At the doctoral Counseling Psychology program at the University of North Texas, our focus is developing well-rounded professional psychologists in an inclusive and student-oriented community. To that end, we provide you with opportunities to:
The Doctor of Philosophy degree in Counseling Psychology prepares you for work as an independent professional in a research, academic or applied setting.
We train professional psychologists in the broad context of the scientist-practitioner model. This training occurs through courses, practice and research, as well as through the many informal learning opportunities that occur while working with faculty members and peers.
The model focuses on applying the scientific principles of psychology and the perspectives, values and emphases of counseling psychology to:
Although all of our graduates are generalists, each also has specialized training in Child & Family Therapy, Sport Psychology or Minority Wellness. Each cluster includes coursework and opportunities for research and applied work in the area of specialty.
Our faculty members are active researchers who offer you a variety of experiences and different perspectives. Their specialties range from psychotherapy to eating disorders and body image. The program also supports the UNT Psychology Clinic and UNT Counseling and Testing Services, which serve as training resources.
The program has about 50 students and admits approximately eight students annually. Our students are diverse in age, backgrounds and interests. Most facilities on campus, including the Department of Psychology, are accessible to students with disabilities.
The program is accredited by the American Psychological Association’s Office of Program Consultation and Accreditation (750 First St. NE; Washington, D.C. 20002-4242; telephone 202-336-5979).
As directed by the APA, we provide data concerning applicants, admitted students, internship acceptance rates, program completion time, licensure, student attrition rates and financial cost. The information is available at our website.
Applying to the doctoral program is a multi-step process. You’ll need to meet one of the following criteria:
In addition, you must meet the admission requirements for the Toulouse Graduate School® and the department. The department’s requirements include:
Admission to the doctoral program isn’t determined by one criterion or quantitative measure of achievement. Motivation, aptitude, self-awareness and interpersonal skills are highly valued, as are communication, research and professional/scientific writing skills.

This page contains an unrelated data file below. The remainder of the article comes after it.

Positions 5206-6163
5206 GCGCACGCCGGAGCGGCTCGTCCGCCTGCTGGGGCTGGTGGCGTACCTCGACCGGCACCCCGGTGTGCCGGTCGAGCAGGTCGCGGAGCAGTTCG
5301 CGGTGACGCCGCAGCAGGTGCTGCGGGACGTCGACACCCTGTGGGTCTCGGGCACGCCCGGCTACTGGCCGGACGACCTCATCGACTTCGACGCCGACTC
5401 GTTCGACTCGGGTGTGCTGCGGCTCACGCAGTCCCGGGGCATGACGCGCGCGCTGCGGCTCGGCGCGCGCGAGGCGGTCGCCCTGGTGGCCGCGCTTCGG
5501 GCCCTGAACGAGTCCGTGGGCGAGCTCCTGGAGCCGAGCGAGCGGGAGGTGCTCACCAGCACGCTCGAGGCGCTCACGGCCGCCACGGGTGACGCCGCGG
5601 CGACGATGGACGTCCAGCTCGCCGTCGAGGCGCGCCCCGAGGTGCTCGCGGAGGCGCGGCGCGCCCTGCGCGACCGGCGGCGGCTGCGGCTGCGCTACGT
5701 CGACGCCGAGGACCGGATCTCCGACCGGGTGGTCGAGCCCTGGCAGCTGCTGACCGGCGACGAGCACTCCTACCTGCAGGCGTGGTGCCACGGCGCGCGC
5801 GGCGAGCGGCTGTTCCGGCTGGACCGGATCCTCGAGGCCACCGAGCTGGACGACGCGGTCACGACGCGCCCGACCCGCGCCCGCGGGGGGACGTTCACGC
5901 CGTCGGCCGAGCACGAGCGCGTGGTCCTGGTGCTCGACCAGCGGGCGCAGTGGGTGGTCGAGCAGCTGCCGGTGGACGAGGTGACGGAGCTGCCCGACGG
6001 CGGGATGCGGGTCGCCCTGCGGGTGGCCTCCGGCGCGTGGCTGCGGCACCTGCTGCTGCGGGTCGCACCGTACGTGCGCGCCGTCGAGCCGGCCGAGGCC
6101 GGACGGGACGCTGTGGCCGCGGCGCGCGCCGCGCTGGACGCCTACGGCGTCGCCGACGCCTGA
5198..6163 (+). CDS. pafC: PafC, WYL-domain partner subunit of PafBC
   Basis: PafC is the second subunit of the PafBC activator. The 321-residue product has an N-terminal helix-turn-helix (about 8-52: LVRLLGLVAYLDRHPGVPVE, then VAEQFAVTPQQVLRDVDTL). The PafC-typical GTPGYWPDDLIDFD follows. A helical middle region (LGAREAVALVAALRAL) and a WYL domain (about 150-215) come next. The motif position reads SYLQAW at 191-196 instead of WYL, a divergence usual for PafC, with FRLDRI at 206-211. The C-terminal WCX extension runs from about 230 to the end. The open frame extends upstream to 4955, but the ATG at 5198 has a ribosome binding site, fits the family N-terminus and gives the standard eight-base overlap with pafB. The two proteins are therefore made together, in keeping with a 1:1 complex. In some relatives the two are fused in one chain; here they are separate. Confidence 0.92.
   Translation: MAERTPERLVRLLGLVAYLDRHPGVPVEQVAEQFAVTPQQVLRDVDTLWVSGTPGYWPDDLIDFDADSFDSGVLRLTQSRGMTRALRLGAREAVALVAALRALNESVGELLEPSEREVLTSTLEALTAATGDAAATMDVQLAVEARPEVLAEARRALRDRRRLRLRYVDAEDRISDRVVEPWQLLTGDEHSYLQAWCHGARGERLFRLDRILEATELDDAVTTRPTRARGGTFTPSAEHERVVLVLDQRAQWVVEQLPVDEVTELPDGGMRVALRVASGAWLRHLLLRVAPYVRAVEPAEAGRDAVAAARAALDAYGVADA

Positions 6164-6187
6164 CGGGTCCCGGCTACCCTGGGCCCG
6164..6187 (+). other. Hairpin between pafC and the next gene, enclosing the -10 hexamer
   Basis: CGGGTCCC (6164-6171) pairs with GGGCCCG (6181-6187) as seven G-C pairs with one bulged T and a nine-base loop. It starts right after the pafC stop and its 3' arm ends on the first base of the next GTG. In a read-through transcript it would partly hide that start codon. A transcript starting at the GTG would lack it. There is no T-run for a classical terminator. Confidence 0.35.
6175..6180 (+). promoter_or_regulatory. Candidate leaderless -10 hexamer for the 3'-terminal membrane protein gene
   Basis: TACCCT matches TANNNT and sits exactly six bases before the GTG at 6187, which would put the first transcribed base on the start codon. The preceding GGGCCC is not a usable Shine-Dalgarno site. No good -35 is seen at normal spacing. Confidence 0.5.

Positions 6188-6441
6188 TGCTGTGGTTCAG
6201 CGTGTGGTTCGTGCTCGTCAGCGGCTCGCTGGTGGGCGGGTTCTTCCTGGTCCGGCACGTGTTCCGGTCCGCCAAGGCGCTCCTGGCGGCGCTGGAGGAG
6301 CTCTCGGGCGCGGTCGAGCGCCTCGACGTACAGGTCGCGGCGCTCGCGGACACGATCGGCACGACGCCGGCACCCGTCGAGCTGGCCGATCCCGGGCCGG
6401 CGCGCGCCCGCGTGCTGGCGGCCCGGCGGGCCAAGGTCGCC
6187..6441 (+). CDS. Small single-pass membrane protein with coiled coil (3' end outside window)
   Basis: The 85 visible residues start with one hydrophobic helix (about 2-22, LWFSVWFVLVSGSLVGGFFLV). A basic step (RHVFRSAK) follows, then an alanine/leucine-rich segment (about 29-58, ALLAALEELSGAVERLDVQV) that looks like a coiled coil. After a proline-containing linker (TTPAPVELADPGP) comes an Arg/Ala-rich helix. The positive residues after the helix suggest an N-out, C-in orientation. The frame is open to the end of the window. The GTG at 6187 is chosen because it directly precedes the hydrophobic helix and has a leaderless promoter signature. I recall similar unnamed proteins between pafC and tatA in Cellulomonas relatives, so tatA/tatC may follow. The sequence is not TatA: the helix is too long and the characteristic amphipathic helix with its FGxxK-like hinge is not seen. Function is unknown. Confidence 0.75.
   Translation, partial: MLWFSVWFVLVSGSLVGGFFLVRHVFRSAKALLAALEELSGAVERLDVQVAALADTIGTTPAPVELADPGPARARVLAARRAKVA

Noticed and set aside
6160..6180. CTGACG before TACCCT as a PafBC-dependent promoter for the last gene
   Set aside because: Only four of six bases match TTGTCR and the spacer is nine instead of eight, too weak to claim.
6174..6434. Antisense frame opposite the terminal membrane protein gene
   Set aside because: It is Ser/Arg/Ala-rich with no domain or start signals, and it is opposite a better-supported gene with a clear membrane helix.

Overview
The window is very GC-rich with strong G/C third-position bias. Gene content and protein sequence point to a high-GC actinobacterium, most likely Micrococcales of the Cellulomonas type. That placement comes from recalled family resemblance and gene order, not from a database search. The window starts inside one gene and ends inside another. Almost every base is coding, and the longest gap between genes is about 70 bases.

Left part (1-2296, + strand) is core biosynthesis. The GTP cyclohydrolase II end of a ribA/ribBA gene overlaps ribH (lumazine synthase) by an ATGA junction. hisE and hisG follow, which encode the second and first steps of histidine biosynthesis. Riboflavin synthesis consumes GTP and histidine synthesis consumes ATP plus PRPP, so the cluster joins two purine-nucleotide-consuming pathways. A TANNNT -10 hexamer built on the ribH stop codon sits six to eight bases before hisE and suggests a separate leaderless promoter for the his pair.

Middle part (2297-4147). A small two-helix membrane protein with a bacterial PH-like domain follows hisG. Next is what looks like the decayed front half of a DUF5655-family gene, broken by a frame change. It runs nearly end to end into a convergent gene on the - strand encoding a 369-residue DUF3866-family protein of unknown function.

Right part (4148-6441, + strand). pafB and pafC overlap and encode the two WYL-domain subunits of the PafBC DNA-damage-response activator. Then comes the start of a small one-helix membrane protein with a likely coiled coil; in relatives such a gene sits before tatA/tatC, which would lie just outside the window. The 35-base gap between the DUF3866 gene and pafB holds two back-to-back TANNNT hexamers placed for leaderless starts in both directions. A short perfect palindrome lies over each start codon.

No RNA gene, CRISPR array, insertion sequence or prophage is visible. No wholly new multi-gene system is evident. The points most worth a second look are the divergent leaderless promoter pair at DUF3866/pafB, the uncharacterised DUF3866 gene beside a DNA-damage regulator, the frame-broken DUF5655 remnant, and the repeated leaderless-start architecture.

The admission committee’s goal is to make an optimal match between your qualifications and goals and the training program’s resources and objectives. Detailed departmental admission requirements and an application are available from the graduate coordinator or online.
The degree requires a minimum of 104 credit hours and a one-year, pre-doctoral internship. The required coursework includes:
If you’re a full-time student, you can complete the program in five years. Most students take about six years.
You can earn a master’s degree en route to the Ph.D. if you have a bachelor’s degree. If you already have a master’s degree, you may receive transfer credit. The maximum amount of transfer credit is 24 credit hours, which must be approved by the program. You may transfer a maximum of 12 credit hours of post-master’s (doctoral) degree work, if approved by the program.
You may apply for teaching assistantships, fellowships and part-time clinical externships funded by the department during your doctoral studies. The department seeks to provide financial support for doctoral students for at least four years. Additionally, competitive scholarships are available from the graduate school and other sources.
Joshua N. Hook, Associate Professor; Ph.D., Virginia Commonwealth University. Positive psychology; humility; religion and spirituality; multicultural counseling.
Patricia L. Kaminski, Associate Professor; Ph.D., Colorado State University. Caregiver-child relationships; family violence (risks, protective factors, outcomes); Posttraumatic Stress Disorder and Complex Posttraumatic Stress Disorder; Attention Deficit Hyperactivity Disorder; eating disorders, disordered eating, and body image.
Trent Petrie, Professor and Director of the Center for Sport Psychology and Performance Excellence; Ph.D., Ohio State University. Psychosocial antecedents of body image and disordered eating; physical activity/fitness, nutrition and psychological well-being; sport psychology; psychological antecedents and consequences of athletic injury; academic adjustment and performance; multicultural counseling.
Shelley Riggs, Associate Professor; Ph.D., University of Texas at Austin. Family systems and intervention; trauma and loss; attachment processes through the life cycle; attachment theory; clinical issues.
Larry Schneider, Professor; Ph.D., Southern Illinois University. Social influences in counseling; professional-ethical issues; vocational psychology; sexual aggression.
Mark Vosvick, Associate Professor and Director of the Center for Psychosocial Health Research; Ph.D., Stanford University. Health psychology; health and wellness in sexual, gender and ethnic/racial minorities; HIV/AIDS and sexual health; stress and coping theory; psychosocial and behavioral issues associated with quality of life; community-based participatory research.
Chiachih DC Wang, Associate Professor and Director of the Counseling Psychology Program; Ph.D., University of Missouri. Adult attachment and psychosocial functioning; cross-cultural variation of attachment constructs; acculturation and adjustment of immigrant populations; ethnic identity; family dynamics and parent-child relationship issues.
Ed Watkins, Professor; Ph.D., University of Tennessee. Psychotherapy training and supervision; psychoanalytic theory, research, and practice.